TCP congestion control has several weaknesses. First of all, since it does not set up a circuit connection between routers, there is no way to gurantee bandwidth which is required for features such as Quality of Service. This also causes TCP to not enforce fairness very well, allowing one connection to hog a large portion of bandwidth and cause jitter for all other connections.

Another weakness of TCP is that it has no congestion avoidance mechanism, rather it relies on reacting to congestion when it happens. In fact, slow start will almost always cause congestion (in the form of a packet drop) while trying to detect the maximal transmission bandwidth.

A third weakness of TCP congestion control is traffic synchronization effects. Since TCP uses dropped packets to measure the congestion level, a burst of dropped packets, possibly caused by small buffers in a drop-tail router, can lead to "cycles of underutilization, window increase, followed by tail drop again" [1]. TCP Traffic burstiness can also be caused if the reverse-path route for acks becomes congested and causes many timeouts and retransmissions.

Similarity and Difference Comparison

Since TCP and ATM both have congestion control mechanisms built in, there are several similarities and differences. The primary similarity is that both protocols have a congestion control mechanism built in to reduce network traffic when the protocol detects congestion. In addition, both congestion algorithms use additive increase and multiplicative decrease for controlling data transmission.

Although the increase/decrease control is similar for TCP and ATM, the entities controlled are substantially different in each case. For TCP, the entity controlled is the size of the transmission window. TCP is allowed to transmit its entire window at one time, which could fill up a router’s input buffer quickly, causing increased delay and perhaps congestion. The congestion control algorithm increase or decreases the window size according to congestion conditions. In ATM the controlled entity is the allowed cell transmission rate. In this case, the algorithm increases or decrease the cell rate. In ATM, then, the network can affect switch input buffer consumption directly by limiting the cell transmission rate.

The congestion detection mechanism is quite different for the two protocols. TCP infers congestion by noticing when packets are dropped. This is an indirect mechanism that is a side affect of the network condition. Sometimes, however, packets are dropped in a network for reasons other than congestion. In this case TCP may determine congestion is present when it is not. ATM, in contrast, uses explicit resource message cells to periodically sense the state of the network congestion. This is an advantage over TCP because it avoids using packet loss for congestion detection. This advantage, however, requires more transmission overhead (RM cells), smarter switches that are homogeneous, and coupling between the source node, switch nodes, and destination node. None of these are required for TCP congestion control.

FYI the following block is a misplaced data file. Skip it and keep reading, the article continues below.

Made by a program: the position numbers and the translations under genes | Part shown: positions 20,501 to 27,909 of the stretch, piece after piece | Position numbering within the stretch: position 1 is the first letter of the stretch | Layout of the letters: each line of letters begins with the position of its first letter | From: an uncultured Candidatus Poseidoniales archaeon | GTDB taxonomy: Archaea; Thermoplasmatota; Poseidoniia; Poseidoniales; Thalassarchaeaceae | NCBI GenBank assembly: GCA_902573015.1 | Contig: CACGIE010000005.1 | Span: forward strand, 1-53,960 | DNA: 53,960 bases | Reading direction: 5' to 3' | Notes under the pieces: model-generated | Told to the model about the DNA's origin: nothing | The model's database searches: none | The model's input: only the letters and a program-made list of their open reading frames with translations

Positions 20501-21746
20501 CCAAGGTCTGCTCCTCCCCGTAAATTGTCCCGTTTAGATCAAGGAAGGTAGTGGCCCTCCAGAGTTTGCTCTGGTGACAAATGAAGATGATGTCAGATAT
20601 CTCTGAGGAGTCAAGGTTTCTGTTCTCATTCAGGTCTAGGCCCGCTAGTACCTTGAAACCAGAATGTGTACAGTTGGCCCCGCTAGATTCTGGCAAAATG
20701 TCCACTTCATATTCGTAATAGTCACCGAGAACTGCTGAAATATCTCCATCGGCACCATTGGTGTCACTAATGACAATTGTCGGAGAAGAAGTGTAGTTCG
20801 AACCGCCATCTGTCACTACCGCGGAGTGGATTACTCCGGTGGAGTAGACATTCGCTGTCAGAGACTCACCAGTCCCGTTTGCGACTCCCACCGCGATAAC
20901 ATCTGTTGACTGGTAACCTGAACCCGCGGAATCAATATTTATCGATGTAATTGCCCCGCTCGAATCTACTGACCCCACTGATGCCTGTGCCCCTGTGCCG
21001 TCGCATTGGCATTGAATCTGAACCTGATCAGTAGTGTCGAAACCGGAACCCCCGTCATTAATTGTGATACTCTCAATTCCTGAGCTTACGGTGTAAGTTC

Another difference between the two protocols is that ATM includes a congestion avoidance mechanism with multiple types of congestion indicators, while TCP does not. Some of the experimental and proposed extensions to TCP do attempt to provide indicators to avoid congestion, such as Sally Floyd’s TCP Explicit Congestion Notification idea and RED gateways, but these are not in widespread usage.

Finally, ATM includes a way for a source to specify a minimum required cell transmission rate. TCP, on the other hand, has no such concept, with all transmissions being ‘best effort’. This means that ATM can support defined Quality of Service needs for network applications, while TCP can’t guarantee anything relative to QoS.

4. Conclusions and Recommendations

The ATM congestion management system provides a finer grained and fairer level for network transmissions. This, coupled with a sources ability to specify a required minimum transmission rate, leads to its being the best choice when a network needs a specific quality of service guarantee. The ATM approach, however, requires homogeneous and relatively complex switches. It also requires a significant amount of administration support, to initially set up the network and establish the best setting for the numerous network parameters involved. These factors increase the costs for an ATM network and limit the flexibility of what types of network it can run on.

TCP/IP congestion control, on the other hand, will work with a wide variety of routers, since it depends on dropped packets as the congestion indication. Also, the network performance of TCP is not guaranteed, since network is continuously driven into congestion, causing delays and unfairness to participating sources. These factors lead to it being the preferred approach if the network is heterogeneous in terms of router type and doesn’t have a need for a defined QoS level. In addition, TCP/IP will be less expensive than ATM since the routers can be simpler and since the administration needs are less due to having fewer parameters involved and no coupling between source node and the routers.


[1] Prasad Bagal, Shivkumar Kalyanaraman, Bob Packer, "Comparative study of RED, ECN and TCP Rate Control," Technical Report, March 1999

[2] Explicit Rate Control of TCP Applications, ATM Forum Document Number ATM_Forum/98-0152R1, February 1998

[3] Shivkumar Kalyanaraman, "Traffic Management for the Available Bit Rate (ABR) Service in Asynchronous Transfer Mode (ATM) Networks," PhD Dissertation, The Ohio State University, August 1997, xxiv + 429

[4] Raj Jain, Shiv Kalyanaraman, Sonia Fahmy, Rohit Goyal, S. Kim, "Source Behavior for ATM ABR Traffic Management: An Explanation," IEEE Communications Magazine, Vol. 34, No. 11, November 1996, pp. 50-55

[5] R.Jain, "Congestion Control and Traffic Management in ATM Networks: Recent Advances and A Survey," Computer Networks and ISDN Systems, Vol. 28, No. 13, October 1996, pp. 1723-1738

[6] Computer Networks: A Systems Approach, Peterson and Davies, Morgan-Kaufman 1996

[7] Internetworking with TCP/IP, Douglas E. Comer, Prentice Hall, 1995